People with flatfeet have the arches on the inside of their feet flattened that is no arch, or it develops very low. It allows the entire soles of the feet to touch the floor when you stand up.
It is usually a painless condition that happens when the arches don't develop during childhood. In some cases, flatfeet occur post-injury or from the simple wear-and-tear stresses of age.
Sometimes the condition can lead to problems in the ankles and knees because the state alters the alignment of the legs. Typically, when there is no pain, no treatment is necessary for this condition.
Most people have no signs or symptoms connected with flatfeet, but some experience foot pain, especially in the heel or arch area, that worsens with activity. The condition also causes swelling on the inside of the ankle.
Get a doctor advice if you or your child has foot pain.
A flat foot is usually expected in infants and toddlers as their foot's arch isn't developed. The arches grow throughout childhood; however, for some, it never happens, which is considered a normal variation in foot type. People that have no arches may or may not have problems.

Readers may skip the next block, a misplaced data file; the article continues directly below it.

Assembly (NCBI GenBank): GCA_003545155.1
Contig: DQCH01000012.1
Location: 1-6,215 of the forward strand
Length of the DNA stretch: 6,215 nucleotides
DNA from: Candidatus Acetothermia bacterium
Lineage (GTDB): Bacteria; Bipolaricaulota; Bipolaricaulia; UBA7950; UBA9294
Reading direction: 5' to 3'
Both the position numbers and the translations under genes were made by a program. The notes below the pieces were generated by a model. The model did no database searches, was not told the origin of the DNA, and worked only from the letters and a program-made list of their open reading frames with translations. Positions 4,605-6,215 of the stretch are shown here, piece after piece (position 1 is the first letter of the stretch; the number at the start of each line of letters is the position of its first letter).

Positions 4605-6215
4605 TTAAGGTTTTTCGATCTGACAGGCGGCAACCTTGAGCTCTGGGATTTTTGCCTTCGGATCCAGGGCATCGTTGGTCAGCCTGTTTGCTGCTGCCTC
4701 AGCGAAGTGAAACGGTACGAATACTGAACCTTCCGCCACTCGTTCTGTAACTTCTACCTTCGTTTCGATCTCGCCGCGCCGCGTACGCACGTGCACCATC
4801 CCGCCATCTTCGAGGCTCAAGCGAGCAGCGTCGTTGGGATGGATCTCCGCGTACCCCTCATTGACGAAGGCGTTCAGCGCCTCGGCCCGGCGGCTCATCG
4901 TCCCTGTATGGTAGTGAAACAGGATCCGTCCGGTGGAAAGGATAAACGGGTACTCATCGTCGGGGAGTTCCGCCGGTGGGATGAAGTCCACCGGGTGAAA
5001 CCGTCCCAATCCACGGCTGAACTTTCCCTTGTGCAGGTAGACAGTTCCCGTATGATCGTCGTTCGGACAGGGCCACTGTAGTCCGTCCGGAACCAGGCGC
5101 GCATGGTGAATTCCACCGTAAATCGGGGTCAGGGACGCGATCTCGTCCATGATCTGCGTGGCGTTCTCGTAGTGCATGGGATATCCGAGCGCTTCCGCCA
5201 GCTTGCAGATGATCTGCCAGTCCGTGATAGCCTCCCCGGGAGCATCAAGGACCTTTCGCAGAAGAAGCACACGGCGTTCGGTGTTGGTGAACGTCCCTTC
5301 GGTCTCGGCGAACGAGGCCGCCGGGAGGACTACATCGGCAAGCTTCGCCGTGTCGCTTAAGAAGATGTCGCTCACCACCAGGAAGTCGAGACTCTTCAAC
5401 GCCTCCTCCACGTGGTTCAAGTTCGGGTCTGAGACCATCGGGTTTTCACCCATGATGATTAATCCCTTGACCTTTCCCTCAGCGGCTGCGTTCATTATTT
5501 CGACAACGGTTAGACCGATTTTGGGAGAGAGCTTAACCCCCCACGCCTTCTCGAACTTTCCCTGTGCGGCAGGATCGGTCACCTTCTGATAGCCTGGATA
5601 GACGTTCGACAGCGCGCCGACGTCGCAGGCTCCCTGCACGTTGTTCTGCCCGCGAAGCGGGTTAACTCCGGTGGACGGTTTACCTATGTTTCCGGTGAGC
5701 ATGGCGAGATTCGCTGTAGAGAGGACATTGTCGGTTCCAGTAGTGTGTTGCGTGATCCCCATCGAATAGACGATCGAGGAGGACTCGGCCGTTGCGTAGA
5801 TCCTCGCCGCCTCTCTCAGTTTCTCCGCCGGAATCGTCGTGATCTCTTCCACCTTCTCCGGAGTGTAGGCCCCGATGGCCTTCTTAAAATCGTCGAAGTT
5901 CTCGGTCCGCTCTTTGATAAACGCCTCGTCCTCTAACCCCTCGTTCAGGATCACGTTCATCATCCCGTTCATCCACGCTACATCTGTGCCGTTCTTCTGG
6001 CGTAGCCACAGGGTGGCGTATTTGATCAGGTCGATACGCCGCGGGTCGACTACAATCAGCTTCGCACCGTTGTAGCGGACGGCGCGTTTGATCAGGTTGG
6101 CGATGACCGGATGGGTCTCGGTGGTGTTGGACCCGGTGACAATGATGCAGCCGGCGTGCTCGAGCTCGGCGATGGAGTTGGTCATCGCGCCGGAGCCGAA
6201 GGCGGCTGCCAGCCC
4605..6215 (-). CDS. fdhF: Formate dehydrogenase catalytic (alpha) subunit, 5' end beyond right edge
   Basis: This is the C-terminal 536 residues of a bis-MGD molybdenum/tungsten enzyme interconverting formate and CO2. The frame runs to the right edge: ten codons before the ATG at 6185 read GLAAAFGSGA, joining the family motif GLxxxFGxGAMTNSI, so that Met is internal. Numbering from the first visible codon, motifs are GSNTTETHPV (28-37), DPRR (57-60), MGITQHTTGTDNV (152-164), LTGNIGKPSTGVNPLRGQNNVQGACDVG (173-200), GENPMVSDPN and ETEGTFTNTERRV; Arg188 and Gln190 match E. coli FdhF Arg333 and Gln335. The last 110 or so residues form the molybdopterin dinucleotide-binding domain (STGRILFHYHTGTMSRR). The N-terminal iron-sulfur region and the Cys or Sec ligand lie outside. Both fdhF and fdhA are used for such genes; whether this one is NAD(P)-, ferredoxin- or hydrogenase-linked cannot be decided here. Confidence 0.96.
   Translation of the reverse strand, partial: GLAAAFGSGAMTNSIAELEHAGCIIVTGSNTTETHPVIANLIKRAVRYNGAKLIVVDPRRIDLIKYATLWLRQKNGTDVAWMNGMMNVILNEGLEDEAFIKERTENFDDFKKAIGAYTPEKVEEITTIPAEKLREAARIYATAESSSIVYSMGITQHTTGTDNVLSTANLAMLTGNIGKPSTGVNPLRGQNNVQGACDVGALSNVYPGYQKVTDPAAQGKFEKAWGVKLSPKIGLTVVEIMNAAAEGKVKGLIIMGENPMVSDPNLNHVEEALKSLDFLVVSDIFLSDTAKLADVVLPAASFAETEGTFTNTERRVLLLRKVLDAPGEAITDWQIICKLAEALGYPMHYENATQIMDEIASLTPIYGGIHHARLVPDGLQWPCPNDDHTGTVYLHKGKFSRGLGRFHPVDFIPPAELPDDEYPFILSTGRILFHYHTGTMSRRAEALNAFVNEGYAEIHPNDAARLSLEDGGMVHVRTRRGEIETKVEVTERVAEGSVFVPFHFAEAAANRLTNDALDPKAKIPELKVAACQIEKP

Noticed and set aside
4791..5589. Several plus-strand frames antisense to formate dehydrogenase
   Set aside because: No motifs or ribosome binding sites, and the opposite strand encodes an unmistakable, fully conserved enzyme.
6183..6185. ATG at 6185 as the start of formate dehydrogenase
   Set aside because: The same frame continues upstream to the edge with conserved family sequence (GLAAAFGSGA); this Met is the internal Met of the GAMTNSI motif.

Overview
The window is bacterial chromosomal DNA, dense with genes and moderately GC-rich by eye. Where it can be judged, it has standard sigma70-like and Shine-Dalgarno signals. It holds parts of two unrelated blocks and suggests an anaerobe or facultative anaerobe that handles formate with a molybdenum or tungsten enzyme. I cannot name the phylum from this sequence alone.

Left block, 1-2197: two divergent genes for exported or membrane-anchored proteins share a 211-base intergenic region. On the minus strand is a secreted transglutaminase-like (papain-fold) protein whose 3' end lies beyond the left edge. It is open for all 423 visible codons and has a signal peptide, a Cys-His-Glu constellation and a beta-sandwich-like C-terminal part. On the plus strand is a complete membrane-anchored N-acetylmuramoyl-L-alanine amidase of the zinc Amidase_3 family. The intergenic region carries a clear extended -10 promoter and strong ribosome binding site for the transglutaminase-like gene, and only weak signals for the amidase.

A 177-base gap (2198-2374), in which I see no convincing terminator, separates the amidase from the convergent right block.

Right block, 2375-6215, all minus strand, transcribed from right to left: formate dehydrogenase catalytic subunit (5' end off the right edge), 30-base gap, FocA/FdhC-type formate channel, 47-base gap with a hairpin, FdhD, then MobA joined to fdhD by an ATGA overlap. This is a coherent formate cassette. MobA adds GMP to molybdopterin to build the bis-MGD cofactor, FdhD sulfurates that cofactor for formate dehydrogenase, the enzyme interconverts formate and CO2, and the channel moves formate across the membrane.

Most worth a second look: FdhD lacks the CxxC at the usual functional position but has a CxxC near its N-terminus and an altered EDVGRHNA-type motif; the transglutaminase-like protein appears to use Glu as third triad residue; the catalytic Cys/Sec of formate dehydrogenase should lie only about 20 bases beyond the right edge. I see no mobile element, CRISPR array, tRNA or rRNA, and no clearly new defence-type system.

Some children have flexible flatfoot, wherein the arch is seen when the child is sitting or standing on tiptoes but is not visible when the child stands. Children usually outgrow flexible flatfoot without problems, and some arches fall over time. The years of wear and tear weakens the tendon inside the ankle that helps support your arch.
Factors that increase the risk of flatfeet are obesity, ageing, diabetes, rheumatoid arthritis and injury to the foot or ankle.
When the flatfeet cause minor pain, these remedies can help:
• Rest and don't perform activities that aggravate your condition. Practice doing low-impact activities like walking, biking or swimming — instead of jumping and running activities.
• Over-the-counter arch supports are available that helps to increase comfort.
• Over-the-counter pain relievers may also help ease the pain.
• Losing weight supports reducing stress on the feet.